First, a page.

Learning Partners

Global Learning Partners  

Global Learning Partners work on strategic research themes across the entire portfolio of EOL grantees. They work to ensure that research-based findings contribute to the sharing of EOL-related learning as global public goods. Global Learning Partners collaborate with a selection of EOL grantees and analyse and aggregate experiences and best practices, distilling knowledge to be used by the grantees and EOL to improve work and programme implementation. The Global learning Partners’ initiatives are also meant to benefit the wider community of education stakeholders with insights and knowledge on advocacy, policy influencing, and accountability, among other themes.  

EOL’s collaboration with the first group of Global Learning Partners is for a 2-year period from 2022 till the middle of 2024.  

A new Call for Expression of Interest has just closed. The next group of Global Learning Partners is expected to be engaged with EOL from August 2024 until the middle of 2026.

You can see a few examples and descriptions of the work of the current Global Learning Partners here, here and here.

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Accountability Research Center (ARC)

American University, School of International Service, Washington D.C., USA

ARC is an action-research incubator with a goal to strengthen and learn from the work of civil society organizations and policy reformers on the frontlines of accountability initiatives in the global South. ARC collaborates with partners to contribute to global thinking on how to improve public accountability and build more inclusive societies and believes that research can contribute more to practice if civil society actors are directly involved in setting research agendas.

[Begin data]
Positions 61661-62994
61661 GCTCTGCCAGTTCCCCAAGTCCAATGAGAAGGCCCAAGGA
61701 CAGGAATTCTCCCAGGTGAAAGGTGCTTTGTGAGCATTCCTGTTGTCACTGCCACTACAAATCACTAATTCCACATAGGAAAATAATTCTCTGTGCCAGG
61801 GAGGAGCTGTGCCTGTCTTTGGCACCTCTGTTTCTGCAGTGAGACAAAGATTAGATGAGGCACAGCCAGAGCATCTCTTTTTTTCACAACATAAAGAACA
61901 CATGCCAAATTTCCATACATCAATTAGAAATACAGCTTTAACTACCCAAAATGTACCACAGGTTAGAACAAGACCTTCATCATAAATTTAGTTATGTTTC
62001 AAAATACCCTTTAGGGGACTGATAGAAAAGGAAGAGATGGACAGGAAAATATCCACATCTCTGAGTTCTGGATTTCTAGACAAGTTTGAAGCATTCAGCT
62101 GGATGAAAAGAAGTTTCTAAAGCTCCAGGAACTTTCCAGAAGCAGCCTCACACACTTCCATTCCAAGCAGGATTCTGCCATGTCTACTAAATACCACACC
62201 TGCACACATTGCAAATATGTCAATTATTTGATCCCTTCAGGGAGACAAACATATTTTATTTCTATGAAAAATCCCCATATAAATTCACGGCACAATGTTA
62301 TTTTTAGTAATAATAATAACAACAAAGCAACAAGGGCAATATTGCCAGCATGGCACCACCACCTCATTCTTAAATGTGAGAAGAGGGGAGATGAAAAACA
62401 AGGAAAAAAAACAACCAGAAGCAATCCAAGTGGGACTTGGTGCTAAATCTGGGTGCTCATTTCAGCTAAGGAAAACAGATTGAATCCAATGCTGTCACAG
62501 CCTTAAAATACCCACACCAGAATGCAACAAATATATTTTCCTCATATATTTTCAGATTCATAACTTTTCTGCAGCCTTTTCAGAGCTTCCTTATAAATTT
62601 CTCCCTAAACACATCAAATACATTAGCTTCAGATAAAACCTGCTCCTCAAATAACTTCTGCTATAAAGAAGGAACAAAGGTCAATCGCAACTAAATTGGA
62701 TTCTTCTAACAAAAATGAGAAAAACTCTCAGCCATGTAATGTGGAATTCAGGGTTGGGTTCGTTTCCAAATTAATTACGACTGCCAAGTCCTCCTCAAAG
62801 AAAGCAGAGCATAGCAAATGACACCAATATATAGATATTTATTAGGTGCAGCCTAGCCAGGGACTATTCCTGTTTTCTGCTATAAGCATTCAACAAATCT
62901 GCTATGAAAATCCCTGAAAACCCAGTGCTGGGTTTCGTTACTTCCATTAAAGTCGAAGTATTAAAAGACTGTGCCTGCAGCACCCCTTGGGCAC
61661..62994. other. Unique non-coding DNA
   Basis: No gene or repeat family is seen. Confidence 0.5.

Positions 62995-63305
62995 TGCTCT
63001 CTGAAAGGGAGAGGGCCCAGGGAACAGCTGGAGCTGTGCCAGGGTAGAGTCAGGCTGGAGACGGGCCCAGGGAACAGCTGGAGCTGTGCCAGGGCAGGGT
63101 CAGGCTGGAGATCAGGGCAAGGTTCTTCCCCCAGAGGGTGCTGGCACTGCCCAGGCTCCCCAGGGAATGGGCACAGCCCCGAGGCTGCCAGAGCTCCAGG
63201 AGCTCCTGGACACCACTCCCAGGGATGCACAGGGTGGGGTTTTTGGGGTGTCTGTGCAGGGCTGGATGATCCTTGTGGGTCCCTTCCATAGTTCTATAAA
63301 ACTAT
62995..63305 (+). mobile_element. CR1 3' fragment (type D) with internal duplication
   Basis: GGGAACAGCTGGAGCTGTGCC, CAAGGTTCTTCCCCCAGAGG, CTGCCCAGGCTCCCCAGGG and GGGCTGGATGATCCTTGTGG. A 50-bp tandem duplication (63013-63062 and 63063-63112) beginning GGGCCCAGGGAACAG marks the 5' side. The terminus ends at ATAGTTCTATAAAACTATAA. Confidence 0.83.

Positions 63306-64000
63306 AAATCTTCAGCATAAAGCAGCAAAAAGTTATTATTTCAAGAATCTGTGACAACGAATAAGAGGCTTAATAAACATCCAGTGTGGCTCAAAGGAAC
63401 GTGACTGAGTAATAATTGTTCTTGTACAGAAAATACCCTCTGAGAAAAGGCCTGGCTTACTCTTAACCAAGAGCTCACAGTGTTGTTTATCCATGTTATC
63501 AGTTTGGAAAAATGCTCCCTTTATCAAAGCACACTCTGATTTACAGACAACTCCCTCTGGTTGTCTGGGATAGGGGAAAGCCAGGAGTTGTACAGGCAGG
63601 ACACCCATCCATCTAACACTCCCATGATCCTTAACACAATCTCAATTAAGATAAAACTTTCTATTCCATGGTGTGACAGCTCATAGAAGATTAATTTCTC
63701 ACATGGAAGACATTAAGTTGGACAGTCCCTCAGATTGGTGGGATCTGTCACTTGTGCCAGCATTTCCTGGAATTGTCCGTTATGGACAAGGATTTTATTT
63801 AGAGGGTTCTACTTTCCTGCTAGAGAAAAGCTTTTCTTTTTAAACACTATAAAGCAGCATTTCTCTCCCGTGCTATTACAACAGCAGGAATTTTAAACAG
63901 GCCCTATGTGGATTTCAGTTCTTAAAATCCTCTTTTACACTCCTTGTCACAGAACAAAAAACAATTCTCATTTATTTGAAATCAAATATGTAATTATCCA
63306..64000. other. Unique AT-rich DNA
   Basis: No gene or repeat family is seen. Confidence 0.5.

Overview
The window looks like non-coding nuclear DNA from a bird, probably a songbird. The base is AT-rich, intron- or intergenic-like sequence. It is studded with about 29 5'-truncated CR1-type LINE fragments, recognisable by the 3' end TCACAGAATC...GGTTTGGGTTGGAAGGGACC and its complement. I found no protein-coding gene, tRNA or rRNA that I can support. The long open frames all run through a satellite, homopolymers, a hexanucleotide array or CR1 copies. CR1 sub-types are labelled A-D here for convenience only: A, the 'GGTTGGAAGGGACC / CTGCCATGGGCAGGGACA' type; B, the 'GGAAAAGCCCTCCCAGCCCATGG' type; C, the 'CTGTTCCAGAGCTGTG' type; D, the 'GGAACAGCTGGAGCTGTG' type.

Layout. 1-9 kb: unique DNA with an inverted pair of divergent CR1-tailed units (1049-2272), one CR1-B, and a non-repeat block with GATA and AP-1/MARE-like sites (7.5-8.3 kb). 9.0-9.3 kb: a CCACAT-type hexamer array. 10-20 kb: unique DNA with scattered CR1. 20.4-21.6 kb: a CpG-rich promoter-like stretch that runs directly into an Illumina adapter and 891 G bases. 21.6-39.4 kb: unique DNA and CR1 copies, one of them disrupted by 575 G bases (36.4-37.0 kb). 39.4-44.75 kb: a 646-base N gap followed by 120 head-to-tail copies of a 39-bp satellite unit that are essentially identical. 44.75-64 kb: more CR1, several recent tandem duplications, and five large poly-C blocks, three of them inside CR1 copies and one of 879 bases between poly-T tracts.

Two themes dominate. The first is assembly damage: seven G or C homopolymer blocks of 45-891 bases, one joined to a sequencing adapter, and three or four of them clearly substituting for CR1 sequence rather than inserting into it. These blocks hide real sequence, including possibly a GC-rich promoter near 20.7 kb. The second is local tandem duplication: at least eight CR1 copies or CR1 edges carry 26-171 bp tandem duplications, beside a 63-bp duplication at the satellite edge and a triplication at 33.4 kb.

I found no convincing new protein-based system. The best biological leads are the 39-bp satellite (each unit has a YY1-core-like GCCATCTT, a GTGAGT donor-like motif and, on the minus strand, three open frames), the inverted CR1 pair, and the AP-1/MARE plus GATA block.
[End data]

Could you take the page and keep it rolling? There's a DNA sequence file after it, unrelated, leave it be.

As an EOL Global Learning Partner, ARC has focused on three research areas in the first year:

  • Co-construction of an analytical and methodological approach to understanding the role of civil society in national education policies

In collaboration with various EOL stakeholders, incl. EOL grantees and an expert advisory panel, ARC has developed an approach to investigating how civil society has influenced national education policy. During meetings and participatory workshops, this approach has been finetuned to inform ARC’s research and engagement with grantees as described in the accountability brief The Role of Civil Society in National Education Policy in the Global South (January 2024).

  • Analysis of the role of civil society in national education policy in the published and grey literature

ARC has aimed to establish what is already known about how civil society actors are shaping national education policy in the global South. It has produced an annotated bibliography of over 315 references and abstracts on this subject and conducted a literature review focused on analysis of civil society activism at the national level.

  • Analysis of EOL grantee strategies for influencing education policy